The Wildcat Haven decision, issued by the Court of Session, confirms the interpretation of National Planning Framework 4 (NPF4) policy 3 biodiversity and the mitigation hierarchy.


NPF4 policy 3 states that development proposals for national/ major/ EIA development will only be supported where the proposal will conserve, restore and enhance biodiversity.

One of the criteria is:

"potential negative effects which should be fully mitigated in line with the mitigation hierarchy prior to identifying enhancements"

Mitigation hierarchy

The NPF4 glossary states:

"The mitigation hierarchy indicates the order in which the impacts of development should be considered and addressed."

The order is: avoid, minimise, restore and offset.

The mitigation hierarchy is also referred to in NPF4 policies 5 (soils), and 6 (forestry, woodland and trees).

Legal challenge by Wildcat Haven

The petitioners, Wildcat Haven, sought judicial review of the decision by the Scottish Ministers to grant section 36 consent for the Clashindarroch (II) wind farm.

The issue was whether the Scottish Ministers and their reporter had properly understood and applied the requirements of policy 3.

The contention was that the mitigation hierarchy required the reporter to start by considering whether the anticipated negative impacts of the development could be avoided or minimised, before moving to consider whether the proposals to offset the impacts were acceptable.

The Scottish Ministers disagreed, arguing that the mitigation hierarchy indicated the order in which developers should address their proposed mitigation. The extent to which the proposed full mitigation was acceptable, either in its individual elements or as a whole, was for the decision-maker to weigh and determine, without the policy being in any way prescriptive about those matters. If the proposed mitigation measures produced an acceptable residual effect on biodiversity, then it did not matter whether the means of arriving at that effect were avoidance, mitigation or off-setting.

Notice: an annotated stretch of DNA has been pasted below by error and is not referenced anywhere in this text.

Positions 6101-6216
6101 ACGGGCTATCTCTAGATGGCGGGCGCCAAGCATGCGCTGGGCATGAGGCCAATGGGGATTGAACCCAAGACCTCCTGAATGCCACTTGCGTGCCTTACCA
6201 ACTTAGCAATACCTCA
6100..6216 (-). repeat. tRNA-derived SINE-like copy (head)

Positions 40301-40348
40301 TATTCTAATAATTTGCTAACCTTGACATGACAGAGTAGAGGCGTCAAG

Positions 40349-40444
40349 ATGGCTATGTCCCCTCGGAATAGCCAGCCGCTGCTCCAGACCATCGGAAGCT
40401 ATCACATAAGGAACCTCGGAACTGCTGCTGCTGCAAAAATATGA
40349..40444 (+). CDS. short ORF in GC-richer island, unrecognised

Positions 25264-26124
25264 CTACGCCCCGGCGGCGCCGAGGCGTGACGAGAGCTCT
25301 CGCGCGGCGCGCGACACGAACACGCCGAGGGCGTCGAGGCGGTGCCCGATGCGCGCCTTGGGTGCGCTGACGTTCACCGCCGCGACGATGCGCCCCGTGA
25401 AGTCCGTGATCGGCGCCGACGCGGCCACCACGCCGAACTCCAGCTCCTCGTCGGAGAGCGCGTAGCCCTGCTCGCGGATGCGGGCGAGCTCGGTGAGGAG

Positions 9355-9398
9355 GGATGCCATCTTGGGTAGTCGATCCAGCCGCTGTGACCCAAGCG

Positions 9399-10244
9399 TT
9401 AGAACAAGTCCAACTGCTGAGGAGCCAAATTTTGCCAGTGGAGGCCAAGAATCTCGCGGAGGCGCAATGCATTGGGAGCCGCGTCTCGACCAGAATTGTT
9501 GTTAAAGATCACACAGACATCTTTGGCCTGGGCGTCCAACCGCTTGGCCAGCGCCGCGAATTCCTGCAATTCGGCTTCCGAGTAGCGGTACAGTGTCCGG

Court decision 

The judge held the NPF4 policies must be interpreted objectively, in accordance with the language used, viewed in their proper context. Account had to be taken of the broad nature and purpose of policy documents of this kind. The task was not to be conducted in any peculiarly legalistic manner.

The petitioners' contention was rejected. The judge commented that a policy document such as NPF4 by its very nature renders it "an unlikely repository" for such a stringent requirement.

The decision confirms the flexibility for the decision-maker to decide the sufficiency of the proposed mitigation, including whether it corresponds adequately to the mitigation hierarchy in the particular circumstances of the proposal.  That is subject only to the usual principles of Wednesday reasonableness. 

Environmental Impact Assessment

Mitigation is a key part of the EIA process. The Regulations require the EIA Report to include an explanation of the extent to which significant adverse effects on the environment are avoided, prevented, reduced or offset.

The judge noted that the parties accepted the Regulations did not require the adoption of a hierarchical approach to mitigation. He took account of that as part of the context surrounding the policy. His decision avoids a disconnect between the interpretation of policy 3 and the legal requirements in the Regulations.


New policies inevitably involve uncertainty about meaning and interpretation. This is likely to be the first of many Court of Session decisions clarifying the interpretation of NPF4 policies. A hearing has been held for the Mossend legal challenge to the interpretation of NPF4 policy 16(f), so a decision on that case is expected in the next month or two.


Neil Collar